Star formation in local interacting galaxies: A tale of compactness
Rafael Martinez Galarza (CfA, Harvard)
May 12, 2014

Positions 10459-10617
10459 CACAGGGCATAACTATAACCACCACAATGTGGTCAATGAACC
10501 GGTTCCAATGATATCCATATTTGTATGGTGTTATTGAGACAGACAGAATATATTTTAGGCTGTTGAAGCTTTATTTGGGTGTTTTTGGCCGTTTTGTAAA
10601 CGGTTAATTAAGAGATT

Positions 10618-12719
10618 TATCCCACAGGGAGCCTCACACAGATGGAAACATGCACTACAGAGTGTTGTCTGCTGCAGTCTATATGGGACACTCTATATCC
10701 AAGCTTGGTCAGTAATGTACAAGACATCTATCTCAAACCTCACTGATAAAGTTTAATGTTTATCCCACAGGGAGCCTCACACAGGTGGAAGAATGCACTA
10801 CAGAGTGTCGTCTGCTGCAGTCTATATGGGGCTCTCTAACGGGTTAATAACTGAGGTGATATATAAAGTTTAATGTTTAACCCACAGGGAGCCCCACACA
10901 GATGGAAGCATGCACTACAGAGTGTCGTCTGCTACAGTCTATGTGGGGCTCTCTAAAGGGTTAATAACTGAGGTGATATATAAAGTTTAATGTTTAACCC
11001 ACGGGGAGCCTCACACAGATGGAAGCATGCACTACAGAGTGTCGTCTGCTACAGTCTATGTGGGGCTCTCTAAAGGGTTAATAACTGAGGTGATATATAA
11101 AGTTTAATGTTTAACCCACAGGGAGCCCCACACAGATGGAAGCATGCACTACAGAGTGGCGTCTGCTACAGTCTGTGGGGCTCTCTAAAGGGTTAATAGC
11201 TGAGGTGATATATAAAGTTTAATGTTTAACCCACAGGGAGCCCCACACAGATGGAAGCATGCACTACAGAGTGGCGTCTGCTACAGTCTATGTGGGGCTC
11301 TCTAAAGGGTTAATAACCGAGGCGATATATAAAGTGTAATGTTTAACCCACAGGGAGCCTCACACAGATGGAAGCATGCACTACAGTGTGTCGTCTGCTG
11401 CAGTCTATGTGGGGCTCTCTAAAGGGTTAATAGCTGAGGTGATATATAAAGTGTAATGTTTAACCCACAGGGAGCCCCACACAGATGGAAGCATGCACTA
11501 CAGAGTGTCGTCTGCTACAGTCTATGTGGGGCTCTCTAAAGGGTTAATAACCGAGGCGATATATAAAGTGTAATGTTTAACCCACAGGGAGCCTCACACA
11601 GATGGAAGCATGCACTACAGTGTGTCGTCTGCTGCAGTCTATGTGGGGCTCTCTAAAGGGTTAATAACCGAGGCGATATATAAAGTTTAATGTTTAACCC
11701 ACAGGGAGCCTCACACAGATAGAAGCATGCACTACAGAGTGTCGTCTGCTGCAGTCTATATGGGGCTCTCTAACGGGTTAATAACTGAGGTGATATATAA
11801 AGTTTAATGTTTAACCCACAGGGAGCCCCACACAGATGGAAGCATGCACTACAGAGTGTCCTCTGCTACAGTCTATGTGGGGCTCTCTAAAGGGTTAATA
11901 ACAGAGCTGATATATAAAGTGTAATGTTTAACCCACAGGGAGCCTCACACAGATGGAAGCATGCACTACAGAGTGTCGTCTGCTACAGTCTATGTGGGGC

Abstract: At intermediate redshifts, a correlation has been found by some authors (i.e. Magnelli et al., 2013) between the dust temperature in star-forming galaxies, their specific star formation rate, and their distance from the so-called main sequence (MS) in the SFR-M? plane. This result has been interpreted in terms of a difference in the ISM physics between galaxies on and off the MS. By combining hydrodynamical simulations, state-of-the-art radiative transfer models and real observations, in this talk I propose a characterization of the ISM physics in local interacting systems in terms of the compactness parameter, which is related to the average heating flux irradiated onto the dust particles surrounding indiviudal HII regions. I present CHIBURST, a Monte Carlo Bayesian algorithm to fit the multiwavelength SEDs of a set of hydrodynamical simulations and observed nearby interactions. I will show that compactness correlates with the specific SFR (sSFR) in both simulations and observations and I will provide some possible physical interpretations for this correlation. As a bonus, I will show that MS galaxies show on average smaller compactness values as compared to their starburst counterparts. This link between the overall SED properties of starbursts and the internal physics of the ISM at the HII region level is a promising tool in the characterization of unresolved starbursts, and points to a physically based definition of the MS of star formation in galaxies.